Flying lanterns are also known as Chinese Lanterns, Wish Lanterns or Sky Lanterns. Traditional flying lanterns go back thousands of years in both Chinese and Thai celebrations, but are becoming more popular worldwide for celebrating weddings, birthdays, anniversaries or any other special event.
Flying lanterns are airborne paper lanterns, generally constructed from paper around a wire frame. They contain a small candle or other solid fuel cell and when lit the flame heats the air inside the lantern causing it to rise.
The Chief Fire Officers’ Association and Humberside Fire and Rescue Service do not support the use of these lanterns and ask members of the public and event organisers to refrain from using them.
These floating lanterns not only constitute a fire hazard but also pose a risk to livestock, agriculture, camping activities, thatched properties and hazardous material sites.
Whilst these lanterns are undoubtedly a popular and beautiful sight, the potential damage they can cause is significant. Once released, the lantern can be carried many miles before descending back to ground level. The unpredictability of the landing area whilst possibly still having a naked flame makes flying lanterns a considerable fire risk.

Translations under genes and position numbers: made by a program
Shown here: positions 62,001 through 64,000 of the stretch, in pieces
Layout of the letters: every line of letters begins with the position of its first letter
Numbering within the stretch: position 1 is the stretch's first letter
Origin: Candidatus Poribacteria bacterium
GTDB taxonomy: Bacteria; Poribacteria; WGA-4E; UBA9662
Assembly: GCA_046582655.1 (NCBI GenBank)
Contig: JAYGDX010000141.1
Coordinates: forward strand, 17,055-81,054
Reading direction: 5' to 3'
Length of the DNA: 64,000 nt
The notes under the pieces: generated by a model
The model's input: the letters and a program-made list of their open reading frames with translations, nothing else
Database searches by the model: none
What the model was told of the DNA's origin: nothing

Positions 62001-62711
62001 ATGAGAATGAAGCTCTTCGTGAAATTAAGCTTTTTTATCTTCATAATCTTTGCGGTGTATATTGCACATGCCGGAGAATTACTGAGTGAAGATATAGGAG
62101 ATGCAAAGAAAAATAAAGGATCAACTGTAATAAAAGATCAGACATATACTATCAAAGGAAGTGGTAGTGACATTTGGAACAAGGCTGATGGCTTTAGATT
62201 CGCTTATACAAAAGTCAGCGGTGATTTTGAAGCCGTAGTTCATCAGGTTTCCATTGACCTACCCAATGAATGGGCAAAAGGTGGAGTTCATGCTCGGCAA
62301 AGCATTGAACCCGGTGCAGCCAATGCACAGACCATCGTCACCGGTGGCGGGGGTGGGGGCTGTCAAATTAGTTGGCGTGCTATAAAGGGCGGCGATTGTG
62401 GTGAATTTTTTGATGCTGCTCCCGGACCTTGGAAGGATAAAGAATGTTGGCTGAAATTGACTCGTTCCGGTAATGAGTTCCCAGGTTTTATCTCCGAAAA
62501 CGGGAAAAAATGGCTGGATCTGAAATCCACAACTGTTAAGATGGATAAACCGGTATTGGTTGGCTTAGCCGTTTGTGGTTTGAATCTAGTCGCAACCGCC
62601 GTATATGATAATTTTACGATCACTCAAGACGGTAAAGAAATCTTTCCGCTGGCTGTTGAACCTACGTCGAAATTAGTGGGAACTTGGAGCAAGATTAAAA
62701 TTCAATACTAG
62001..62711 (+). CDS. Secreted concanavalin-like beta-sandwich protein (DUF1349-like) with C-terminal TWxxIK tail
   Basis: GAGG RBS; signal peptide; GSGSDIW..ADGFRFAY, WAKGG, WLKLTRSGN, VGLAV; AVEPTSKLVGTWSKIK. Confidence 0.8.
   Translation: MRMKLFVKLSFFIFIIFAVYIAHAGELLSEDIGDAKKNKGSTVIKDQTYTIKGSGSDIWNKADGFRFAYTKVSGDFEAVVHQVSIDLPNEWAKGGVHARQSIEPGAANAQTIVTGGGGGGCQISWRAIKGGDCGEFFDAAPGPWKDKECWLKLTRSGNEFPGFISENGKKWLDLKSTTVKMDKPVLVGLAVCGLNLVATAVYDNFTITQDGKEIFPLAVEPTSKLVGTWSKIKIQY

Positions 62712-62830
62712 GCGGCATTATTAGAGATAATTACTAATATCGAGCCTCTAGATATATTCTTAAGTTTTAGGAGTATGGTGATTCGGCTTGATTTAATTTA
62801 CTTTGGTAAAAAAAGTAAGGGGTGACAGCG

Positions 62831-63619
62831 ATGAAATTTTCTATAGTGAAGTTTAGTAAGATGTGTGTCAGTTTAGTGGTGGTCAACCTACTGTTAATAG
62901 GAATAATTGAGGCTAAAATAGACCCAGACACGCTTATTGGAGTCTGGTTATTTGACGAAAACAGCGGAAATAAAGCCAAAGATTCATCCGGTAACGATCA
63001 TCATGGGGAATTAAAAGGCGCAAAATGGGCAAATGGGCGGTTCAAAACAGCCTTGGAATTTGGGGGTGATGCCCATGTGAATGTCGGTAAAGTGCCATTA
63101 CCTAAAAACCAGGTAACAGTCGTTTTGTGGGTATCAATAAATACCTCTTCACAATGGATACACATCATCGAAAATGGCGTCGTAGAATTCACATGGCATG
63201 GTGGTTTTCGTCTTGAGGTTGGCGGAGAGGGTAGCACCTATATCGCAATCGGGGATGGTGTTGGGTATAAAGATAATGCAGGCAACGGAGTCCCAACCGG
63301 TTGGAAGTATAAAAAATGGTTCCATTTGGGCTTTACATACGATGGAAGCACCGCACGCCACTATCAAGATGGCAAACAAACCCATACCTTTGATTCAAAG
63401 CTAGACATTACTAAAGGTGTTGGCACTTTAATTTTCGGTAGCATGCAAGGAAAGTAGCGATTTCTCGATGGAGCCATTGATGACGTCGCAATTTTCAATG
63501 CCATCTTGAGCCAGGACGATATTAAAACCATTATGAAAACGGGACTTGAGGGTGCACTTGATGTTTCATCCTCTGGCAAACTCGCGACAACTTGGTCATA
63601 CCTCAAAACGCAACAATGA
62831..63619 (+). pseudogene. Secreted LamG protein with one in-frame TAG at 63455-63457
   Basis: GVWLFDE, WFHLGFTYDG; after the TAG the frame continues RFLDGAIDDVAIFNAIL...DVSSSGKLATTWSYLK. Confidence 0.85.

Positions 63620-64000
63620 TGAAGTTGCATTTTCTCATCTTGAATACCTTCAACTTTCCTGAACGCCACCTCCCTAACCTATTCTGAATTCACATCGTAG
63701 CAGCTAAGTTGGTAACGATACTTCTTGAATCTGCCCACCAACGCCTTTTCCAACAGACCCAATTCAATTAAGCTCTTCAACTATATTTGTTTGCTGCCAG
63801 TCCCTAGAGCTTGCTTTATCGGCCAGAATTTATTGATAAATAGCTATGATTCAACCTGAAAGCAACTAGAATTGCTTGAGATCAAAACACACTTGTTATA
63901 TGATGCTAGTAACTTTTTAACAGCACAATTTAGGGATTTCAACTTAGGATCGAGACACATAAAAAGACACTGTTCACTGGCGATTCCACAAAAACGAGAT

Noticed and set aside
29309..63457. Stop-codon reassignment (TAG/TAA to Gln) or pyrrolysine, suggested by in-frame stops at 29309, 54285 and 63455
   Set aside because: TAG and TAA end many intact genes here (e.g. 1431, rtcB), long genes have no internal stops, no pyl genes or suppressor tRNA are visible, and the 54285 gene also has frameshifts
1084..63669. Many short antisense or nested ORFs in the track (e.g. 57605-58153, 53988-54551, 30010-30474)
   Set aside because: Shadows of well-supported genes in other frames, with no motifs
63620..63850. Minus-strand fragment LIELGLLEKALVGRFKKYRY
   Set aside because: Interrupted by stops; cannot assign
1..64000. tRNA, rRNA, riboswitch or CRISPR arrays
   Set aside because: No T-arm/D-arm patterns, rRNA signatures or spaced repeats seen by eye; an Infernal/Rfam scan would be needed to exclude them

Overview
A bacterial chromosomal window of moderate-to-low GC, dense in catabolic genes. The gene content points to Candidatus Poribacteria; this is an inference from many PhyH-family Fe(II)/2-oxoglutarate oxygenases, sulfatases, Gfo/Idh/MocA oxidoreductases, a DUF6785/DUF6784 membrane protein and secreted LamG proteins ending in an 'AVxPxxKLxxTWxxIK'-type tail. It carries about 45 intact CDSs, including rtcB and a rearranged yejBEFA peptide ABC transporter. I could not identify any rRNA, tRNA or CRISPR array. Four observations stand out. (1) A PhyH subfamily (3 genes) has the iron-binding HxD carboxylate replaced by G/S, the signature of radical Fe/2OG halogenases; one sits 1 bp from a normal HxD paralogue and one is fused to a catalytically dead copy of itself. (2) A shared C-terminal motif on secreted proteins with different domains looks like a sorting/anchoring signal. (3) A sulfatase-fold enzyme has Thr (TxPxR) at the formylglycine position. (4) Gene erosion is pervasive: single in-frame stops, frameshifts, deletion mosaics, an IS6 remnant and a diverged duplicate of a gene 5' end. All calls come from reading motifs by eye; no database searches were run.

See also further information in the Celebrate Safely section.
HFRS Position Statement - Flying lanterns
Humberside Fire and Rescue Service (HFRS) does not support the use of floating/flying paper lanterns (also known as Chinese lanterns), as they operate in an unregulated and uncontrolled way.
Whilst these lanterns are undoubtedly a popular and beautiful sight, the potential damage they can cause is significant. HFRS therefore, discourage the use of the floating paper lanterns by event organisers and members of the public.
These floating lanterns constitute a fire hazard to livestock, agriculture, straw and hay bales, camping activities and hazardous material sites. Humberside Fire and Rescue Service, the Police and the Coastguard suffer a loss of resources whilst dealing with floating lantern incidents with sightings being mistaken as something else such as a distress flair.
When opportunities exist to discourage the use of floating paper lanterns HFRS will do so.
Humberside Fire and Rescue Service will:
• Proactively work with the local trading standards offices to control the use and design of such products
• Proactively work with the police to discourage the approval of events licences for events that plan to release the flying lanterns
• Proactively work with local events licensers to discourage the use of the flying lanterns